Wednesday Feb 01, 2023


WALTON COUNTY, FLA –  There are no wailing sirens or bright lights, but when Paramedic Ashley Dumont arrives for a home visit, she brings a shining smile with her med bag and stethoscope.

Walton County Fire Rescue is one of the first in the state to introduce a Community Paramedicine Program. The fire-rescue organization serves residents and visitors north of the Choctawhatchee Bay in Walton County.

Community Paramedics are trained, licensed paramedics who respond to certain pre-determined EMS calls for service to visit with patients and provide care.

Until this month, Dumont acted as the sole community paramedic before the program expanded adding another in Lindsey Timpano.

But a prescription for additional changes has been filled as the agency looks to change the response to 911 calls for medical services.

The Community Paramedicine Program provides a continuity of care for those seeking medical attention who previously relied on the emergency room for primary medical care. They would simply call 911 and get transported to a local hospital.

“A lot of people believe calling 911 is their only option,” said Timpano, who’s been with Walton County Fire Rescue since September of 2020. “With the Community Paramedicine Program, we are giving them another avenue to receive care and build better relationships with those patients – it’s more one-on-one.”

Between her and Dumont, the pair have more than 15 years of experience as paramedics in addition to their time serving as EMTs. The only difference is – now –  they don’t arrive for house calls in an ambulance.

Dumont and Timpano can check vitals, catheters, and make fall risk recommendations. Often, the two refer patients who do not need transport to our new Telehealth service for their care needs.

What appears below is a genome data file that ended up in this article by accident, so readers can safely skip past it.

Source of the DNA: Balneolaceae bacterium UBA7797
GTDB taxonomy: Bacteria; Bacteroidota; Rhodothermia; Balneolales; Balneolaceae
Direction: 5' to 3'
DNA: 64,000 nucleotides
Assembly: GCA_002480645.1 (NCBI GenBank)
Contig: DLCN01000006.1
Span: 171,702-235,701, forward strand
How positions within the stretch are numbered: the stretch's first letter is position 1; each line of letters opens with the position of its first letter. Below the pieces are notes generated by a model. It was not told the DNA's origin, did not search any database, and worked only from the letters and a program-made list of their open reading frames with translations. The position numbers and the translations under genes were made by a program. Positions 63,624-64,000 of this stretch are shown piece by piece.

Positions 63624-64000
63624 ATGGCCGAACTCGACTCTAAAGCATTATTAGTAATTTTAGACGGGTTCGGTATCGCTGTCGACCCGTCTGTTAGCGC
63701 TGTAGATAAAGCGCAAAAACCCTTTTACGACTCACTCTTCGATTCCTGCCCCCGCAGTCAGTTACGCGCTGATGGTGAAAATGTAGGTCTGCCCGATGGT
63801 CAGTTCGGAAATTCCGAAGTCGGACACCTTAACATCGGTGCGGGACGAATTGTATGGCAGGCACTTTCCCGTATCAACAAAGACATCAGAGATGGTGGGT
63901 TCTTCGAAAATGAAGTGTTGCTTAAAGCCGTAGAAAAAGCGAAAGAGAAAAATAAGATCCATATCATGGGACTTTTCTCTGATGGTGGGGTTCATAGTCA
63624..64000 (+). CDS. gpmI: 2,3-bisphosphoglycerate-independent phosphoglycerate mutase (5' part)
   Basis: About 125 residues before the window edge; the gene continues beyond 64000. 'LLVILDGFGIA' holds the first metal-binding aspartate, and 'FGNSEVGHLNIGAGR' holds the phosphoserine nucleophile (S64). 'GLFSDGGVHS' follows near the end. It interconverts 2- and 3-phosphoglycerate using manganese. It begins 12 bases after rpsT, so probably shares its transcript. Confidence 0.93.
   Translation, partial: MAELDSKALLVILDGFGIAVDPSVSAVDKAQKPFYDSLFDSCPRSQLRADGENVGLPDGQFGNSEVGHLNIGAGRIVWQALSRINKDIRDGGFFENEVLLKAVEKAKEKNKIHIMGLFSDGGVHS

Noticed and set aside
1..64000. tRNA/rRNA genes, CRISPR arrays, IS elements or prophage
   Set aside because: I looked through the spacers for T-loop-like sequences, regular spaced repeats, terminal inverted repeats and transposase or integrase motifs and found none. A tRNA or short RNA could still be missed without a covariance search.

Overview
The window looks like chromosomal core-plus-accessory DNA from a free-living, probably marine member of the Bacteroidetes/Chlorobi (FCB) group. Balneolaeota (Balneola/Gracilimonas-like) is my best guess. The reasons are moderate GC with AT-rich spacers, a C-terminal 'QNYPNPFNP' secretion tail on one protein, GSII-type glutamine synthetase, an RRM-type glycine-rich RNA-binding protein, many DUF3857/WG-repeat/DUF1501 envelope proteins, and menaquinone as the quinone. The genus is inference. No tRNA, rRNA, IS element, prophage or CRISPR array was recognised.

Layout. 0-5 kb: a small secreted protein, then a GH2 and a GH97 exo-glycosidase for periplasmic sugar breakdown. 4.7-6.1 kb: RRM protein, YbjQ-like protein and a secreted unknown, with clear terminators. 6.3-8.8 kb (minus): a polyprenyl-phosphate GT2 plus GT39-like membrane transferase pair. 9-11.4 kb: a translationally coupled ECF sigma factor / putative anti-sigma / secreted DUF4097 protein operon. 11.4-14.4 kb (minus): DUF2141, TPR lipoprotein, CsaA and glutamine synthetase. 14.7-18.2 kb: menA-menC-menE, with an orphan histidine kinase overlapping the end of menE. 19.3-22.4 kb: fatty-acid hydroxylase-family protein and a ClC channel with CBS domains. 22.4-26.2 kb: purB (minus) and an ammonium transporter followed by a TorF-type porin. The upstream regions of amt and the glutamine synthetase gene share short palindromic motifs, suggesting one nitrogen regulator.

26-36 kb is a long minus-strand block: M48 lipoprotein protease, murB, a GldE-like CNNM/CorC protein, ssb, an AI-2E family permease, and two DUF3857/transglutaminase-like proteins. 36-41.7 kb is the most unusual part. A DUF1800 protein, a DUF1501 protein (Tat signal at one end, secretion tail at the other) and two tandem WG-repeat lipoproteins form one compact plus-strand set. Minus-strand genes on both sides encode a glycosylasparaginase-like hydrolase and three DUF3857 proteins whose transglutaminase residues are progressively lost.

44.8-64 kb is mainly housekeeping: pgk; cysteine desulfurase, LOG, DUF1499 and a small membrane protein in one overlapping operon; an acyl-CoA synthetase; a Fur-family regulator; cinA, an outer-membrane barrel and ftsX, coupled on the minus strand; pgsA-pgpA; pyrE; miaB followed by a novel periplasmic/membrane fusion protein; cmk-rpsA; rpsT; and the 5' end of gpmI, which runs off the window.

“We have the ability to bring a doctor on an iPad into your home,” said Dumont.

The marker for success has been the reduced number of times these patients need to call 911. Through education and scheduled visits, the customer is receiving in-home care they had previously relied on in the ER.

“We are building rapport and seeing real change,” said Timpano. “Whether that’s locating medical equipment or giving the patients access to resources they didn’t know we’re out there – we are able to help them before they reach a point where they feel the need to call 911.”


Previous to new changes, which are set to begin August 1st, the Community Paramedics relied solely on referrals from those working an ambulance on the road and doctors.

“If EMTs or Paramedics responding to a call by ambulance felt that patient would benefit from the community paramedicine program, they would request one go out and make a visit,” said Tim Turner, Assistant Fire Chief and EMS Chief for Walton County Fire Rescue. “Many times, when a person calls 911 the patient involved is not necessarily in need of ambulance transport but does need medical care.”

Now when residents or visitors call 911 for medical services, the information will be triaged by Walton County Sheriff’s Office communications professionals who will use a Tactical Dispatch Plan to determine whether a community paramedic should respond. The result is dispatching a community paramedic in place of an ambulance.

That can mean that an ambulance, rather than being tied up in transporting someone to a medical facility for a …….


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